The increasing use of CPS leads to “sophisticated technology in everyone’s hands”. This use and deployment of applications beyond closed industrial applications deserves special attention since it has important implications for risks related to systems on which we increasingly depend, our perceptions of risks and decision making relating to these risks in the first place. The risks, and our perceptions of them, are also likely to evolve as part of the ongoing technological shift! (Click here for more details).
Essentially, the increasing capabilities of CPS are also mirrored by the introduction of new, and/or changing risks. Examples of this are for example seen with automation (e.g. automated vehicles), connectivity (e.g. connected critical infrastructures) and new forms of collaboration (such as between humans and robots in manufacturing, letting robots out of the fences).
For example, consider connectivity and the electrical grid, where we are seeing a change towards heterogeneous and distributed power supplies and new services, all relying on connectivity. Already today, many households today have connected electricity meters with web access to data regarding their electricity consumption and the electricity meters can be upgraded by the operators. This obviously leads to new cybersecurity risks with potential further implications such as unavailability of power.
While all these developments are driven by business cases and opportunities to improve functionality and cost-efficiency, there a number of concerns that become increasingly emphasized:
- Wider cone of uncertainty at system deployment (release) time. Releasing CPS into complex environments (beyond protective realms) has the implication that the number-of-unknowns – including unforeseen usages and what can go wrong, increase dramatically. As a consequence, the so called cone of uncertainty, what is known about the systems and their environments at design and release time, will widen as opposed to traditional CPS.
- Increased cyber-security threats. Opening up CPS directly implies new potential attack surfaces (forming part of the wider cone of uncertainty). Security risks have to be considered carefully and weighted towards the opportunities of connectivity. Cyber-security needs to be considered as part of CPS architecting in particular to ensure end-to-end security. With increasing strength of security mechanisms, humans in the loop are likely to represent the main vulnerability.
- Unavailability of service. When CPS is applied to critical infrastructures and services that are becoming part of our everyday life, our reliance on them will increase. As opposed to many traditional safety critical systems, there may not be a safe state for shutting down the system if something goes wrong. While we may stop trains, cars, electricity, water, etc. temporarily, the longer the outage, the larger the societal costs and implications.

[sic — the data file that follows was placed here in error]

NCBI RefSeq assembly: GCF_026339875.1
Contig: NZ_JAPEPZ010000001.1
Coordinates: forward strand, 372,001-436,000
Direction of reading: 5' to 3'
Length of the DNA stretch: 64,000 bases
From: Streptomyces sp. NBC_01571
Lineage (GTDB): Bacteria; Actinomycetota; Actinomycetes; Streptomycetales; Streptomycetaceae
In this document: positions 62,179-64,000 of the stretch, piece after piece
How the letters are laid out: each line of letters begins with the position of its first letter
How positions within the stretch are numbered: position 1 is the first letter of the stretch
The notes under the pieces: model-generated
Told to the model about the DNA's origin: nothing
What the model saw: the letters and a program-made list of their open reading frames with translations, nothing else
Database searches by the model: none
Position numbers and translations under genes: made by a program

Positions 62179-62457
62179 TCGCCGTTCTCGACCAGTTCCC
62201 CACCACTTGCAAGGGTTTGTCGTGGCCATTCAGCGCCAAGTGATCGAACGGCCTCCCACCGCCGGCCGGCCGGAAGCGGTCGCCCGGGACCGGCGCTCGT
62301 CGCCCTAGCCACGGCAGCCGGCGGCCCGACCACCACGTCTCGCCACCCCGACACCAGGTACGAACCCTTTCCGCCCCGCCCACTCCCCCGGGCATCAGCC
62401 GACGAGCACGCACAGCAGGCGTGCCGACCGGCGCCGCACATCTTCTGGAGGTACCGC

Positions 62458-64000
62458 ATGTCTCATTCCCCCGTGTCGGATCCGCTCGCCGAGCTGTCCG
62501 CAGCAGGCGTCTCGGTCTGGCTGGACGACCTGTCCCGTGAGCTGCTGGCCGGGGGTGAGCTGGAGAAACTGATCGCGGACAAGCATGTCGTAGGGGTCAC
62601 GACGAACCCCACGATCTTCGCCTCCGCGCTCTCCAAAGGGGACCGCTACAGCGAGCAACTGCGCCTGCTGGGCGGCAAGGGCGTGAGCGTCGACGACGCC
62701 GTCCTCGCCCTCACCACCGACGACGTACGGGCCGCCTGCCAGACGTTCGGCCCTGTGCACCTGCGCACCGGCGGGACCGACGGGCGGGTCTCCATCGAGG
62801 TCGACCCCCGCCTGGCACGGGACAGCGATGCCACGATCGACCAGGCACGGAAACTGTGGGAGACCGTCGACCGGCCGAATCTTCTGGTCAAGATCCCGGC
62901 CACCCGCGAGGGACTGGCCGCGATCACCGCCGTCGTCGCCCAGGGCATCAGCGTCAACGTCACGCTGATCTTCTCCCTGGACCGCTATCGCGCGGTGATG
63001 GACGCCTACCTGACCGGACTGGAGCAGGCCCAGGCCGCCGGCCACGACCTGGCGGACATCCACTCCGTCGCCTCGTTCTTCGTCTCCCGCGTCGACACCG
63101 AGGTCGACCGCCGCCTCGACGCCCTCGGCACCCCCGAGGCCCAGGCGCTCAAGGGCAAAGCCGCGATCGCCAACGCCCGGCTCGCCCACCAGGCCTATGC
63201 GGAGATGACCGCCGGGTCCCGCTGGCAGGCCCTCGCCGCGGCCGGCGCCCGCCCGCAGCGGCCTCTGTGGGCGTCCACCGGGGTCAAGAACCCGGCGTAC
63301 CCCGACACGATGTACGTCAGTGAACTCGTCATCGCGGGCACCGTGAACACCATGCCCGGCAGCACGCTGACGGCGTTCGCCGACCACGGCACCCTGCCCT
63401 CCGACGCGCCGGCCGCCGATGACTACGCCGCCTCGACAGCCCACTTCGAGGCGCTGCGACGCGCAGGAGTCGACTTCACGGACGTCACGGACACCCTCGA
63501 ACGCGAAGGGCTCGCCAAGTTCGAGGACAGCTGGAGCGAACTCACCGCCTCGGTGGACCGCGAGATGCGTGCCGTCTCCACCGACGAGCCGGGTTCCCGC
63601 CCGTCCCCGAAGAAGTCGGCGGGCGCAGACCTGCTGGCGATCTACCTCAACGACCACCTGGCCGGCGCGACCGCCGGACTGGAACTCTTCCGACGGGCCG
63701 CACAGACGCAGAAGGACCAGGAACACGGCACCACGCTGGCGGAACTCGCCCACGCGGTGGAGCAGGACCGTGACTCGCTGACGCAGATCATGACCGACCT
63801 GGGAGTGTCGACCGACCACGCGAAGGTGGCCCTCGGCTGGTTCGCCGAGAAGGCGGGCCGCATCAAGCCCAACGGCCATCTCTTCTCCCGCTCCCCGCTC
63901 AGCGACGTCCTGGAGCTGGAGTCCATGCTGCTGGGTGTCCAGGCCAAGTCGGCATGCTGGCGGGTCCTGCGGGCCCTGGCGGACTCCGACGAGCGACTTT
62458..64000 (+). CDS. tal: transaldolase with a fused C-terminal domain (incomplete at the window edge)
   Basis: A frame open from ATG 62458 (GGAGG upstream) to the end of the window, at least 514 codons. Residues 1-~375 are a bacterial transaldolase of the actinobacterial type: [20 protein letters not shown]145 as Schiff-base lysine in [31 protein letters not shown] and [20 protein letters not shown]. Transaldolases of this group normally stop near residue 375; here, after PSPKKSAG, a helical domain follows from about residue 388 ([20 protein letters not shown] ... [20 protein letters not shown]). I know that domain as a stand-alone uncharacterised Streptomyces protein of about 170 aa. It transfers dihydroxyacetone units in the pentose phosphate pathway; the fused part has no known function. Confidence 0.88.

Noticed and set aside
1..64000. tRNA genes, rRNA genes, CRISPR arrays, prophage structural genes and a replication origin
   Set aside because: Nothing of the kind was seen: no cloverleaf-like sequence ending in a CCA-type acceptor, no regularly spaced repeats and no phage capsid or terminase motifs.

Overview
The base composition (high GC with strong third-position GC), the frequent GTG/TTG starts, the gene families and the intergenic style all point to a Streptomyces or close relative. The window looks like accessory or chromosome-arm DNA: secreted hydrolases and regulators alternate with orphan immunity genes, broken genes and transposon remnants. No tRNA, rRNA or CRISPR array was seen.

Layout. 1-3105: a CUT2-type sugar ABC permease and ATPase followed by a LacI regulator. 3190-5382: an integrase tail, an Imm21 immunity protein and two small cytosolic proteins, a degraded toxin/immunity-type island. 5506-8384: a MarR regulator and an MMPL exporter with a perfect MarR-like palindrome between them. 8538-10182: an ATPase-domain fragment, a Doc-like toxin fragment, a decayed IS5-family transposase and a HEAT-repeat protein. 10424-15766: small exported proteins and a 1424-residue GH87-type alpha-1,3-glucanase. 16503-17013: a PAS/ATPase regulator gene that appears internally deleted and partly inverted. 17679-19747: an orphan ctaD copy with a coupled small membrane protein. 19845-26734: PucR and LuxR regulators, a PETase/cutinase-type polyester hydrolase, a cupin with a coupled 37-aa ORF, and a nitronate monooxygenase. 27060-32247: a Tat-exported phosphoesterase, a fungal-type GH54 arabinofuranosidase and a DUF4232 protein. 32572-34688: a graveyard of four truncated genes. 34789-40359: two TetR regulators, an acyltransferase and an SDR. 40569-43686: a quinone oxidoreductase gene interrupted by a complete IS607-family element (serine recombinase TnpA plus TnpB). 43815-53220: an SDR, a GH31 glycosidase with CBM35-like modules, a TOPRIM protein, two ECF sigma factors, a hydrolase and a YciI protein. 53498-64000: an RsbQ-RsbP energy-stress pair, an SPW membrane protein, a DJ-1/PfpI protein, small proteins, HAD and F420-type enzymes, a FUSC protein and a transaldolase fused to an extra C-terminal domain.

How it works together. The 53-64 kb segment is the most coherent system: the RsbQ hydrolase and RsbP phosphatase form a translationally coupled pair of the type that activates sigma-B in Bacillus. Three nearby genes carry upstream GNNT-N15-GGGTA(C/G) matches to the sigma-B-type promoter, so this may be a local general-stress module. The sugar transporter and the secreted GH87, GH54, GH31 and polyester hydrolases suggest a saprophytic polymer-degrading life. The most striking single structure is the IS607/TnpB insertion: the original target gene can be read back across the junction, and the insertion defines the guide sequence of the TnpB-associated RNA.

- Perception of risk. Our perceptions of risks are not always rational, compare for example our perception the risk of driving vs. flying. For many of the new CPS applications it is quite unclear what our perception of risk will be. For example, in automated driving, how safe should a highly automated vehicle be – or rather – how much better than human driven vehicles should the automated vehicle perform? The requirements are not defined as of now, not even minimum ones, and yet, automated vehicles are soon to hit the market.
- Transient effects and socio-technical implications. Introducing new CPS will at least initially lead to a situation with mixtures of modern and existing (old) technology, such as for example automated and traditional cars. People will have to learn and understand the behavior of “the new”, and developers have to deal with mixed systems. On a longer term time-scale, people’s behaviors are likely to change and have impact on the functioning of entire systems.
All these concerns relate to an increase of the overall complexity (as discussed in a previous posting.) What are the implications of these concerns – i.e. regarding the increasing security risks, uncertainty, availability requirements, and the evolving nature of systems and requirements?
One take away is that we need to engage into debate on how these advanced CPS should behave – what the requirements should be. It is interesting to note the debate on data access and privacy that is now taking placing especially concerning Facebook. When lives are at stage, we would like to have these discussions earlier, rather than later.
A further take away is that future CPS will have to be engineered and maintained to be trustworthy – and that effort for accomplishing this need to be prioritized upfront. As a consequence, the system architectures need to be robust, yet also flexible and adaptable, such that systems can deal with failures and attacks, and also be adjusted and improved.
It is well-known that risks have to be closely monitored during the entire life-cycle of (safety/mission) critical systems. However, as opposed to traditional CPS, the level of uncertainty and high availability requirements will require to break new ground. Risks will increasingly have to be addressed operationally, by providing abilities to detect, reason about and deal with risks (such as security threats and failures) as they occur.
It will thus be necessary to gather data about actual operation and feed it back into development to adjust the CPS appropriately (new risks, faults and vulnerabilities learnt, adjusting trade-offs between security, availability and safety, etc.). All these concerns will drive towards extended DevOps for CPS (as introduced in a previous posting).